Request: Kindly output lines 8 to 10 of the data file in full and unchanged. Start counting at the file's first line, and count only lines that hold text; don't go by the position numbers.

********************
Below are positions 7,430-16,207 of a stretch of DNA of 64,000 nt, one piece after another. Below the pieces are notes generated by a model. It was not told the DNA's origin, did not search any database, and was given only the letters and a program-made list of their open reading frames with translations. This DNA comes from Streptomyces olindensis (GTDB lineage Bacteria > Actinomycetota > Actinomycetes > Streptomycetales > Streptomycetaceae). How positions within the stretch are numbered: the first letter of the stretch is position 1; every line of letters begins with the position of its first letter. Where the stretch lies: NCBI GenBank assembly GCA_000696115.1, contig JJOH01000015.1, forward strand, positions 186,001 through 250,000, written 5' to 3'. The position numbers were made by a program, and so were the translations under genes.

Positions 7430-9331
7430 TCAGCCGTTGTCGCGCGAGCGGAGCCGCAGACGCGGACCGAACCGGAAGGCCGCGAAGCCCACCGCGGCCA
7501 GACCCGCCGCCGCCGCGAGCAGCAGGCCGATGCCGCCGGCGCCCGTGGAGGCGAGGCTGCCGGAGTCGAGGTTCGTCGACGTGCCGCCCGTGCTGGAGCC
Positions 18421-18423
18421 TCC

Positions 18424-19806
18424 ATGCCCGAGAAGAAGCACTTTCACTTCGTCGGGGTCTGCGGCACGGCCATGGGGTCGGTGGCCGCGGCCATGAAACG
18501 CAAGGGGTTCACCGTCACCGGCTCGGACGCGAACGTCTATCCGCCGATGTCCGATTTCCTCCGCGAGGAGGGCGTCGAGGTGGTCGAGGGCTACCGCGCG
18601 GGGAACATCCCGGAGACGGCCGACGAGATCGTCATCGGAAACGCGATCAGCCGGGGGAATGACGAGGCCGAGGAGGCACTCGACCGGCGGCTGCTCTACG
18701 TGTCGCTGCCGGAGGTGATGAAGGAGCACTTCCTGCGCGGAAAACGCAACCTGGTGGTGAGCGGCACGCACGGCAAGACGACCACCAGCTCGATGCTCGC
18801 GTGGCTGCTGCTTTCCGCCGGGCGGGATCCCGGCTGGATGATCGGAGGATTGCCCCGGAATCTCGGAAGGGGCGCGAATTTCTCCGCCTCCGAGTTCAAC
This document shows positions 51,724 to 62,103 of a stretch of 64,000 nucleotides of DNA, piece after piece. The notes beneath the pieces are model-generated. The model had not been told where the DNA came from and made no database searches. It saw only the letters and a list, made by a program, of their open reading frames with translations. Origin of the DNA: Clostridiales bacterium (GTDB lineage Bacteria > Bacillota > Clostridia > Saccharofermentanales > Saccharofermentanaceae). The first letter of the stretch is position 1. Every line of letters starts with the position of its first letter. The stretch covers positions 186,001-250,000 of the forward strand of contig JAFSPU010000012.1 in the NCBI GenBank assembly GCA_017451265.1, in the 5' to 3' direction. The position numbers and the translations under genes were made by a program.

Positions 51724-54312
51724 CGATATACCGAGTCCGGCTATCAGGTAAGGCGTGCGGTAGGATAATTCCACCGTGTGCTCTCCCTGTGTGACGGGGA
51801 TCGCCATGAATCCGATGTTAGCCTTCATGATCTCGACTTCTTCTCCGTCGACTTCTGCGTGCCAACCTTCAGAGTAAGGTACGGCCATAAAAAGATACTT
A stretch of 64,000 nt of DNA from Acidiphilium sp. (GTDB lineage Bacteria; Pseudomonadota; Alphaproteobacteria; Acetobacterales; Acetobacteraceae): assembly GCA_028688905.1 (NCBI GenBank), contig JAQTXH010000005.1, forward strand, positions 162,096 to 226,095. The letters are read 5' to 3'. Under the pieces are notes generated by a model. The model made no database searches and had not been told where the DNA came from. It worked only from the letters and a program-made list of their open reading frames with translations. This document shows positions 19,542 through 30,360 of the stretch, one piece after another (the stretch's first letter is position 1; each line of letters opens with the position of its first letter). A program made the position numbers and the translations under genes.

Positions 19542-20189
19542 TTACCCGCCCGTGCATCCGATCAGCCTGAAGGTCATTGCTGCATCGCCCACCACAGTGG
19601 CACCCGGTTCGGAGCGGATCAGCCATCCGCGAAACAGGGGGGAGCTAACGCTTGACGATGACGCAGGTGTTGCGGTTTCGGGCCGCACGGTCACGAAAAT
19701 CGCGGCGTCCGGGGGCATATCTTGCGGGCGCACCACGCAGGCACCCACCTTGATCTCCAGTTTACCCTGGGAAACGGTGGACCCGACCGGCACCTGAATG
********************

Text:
18424 ATGCCCGAGAAGAAGCACTTTCACTTCGTCGGGGTCTGCGGCACGGCCATGGGGTCGGTGGCCGCGGCCATGAAACG
18501 CAAGGGGTTCACCGTCACCGGCTCGGACGCGAACGTCTATCCGCCGATGTCCGATTTCCTCCGCGAGGAGGGCGTCGAGGTGGTCGAGGGCTACCGCGCG
18601 GGGAACATCCCGGAGACGGCCGACGAGATCGTCATCGGAAACGCGATCAGCCGGGGGAATGACGAGGCCGAGGAGGCACTCGACCGGCGGCTGCTCTACG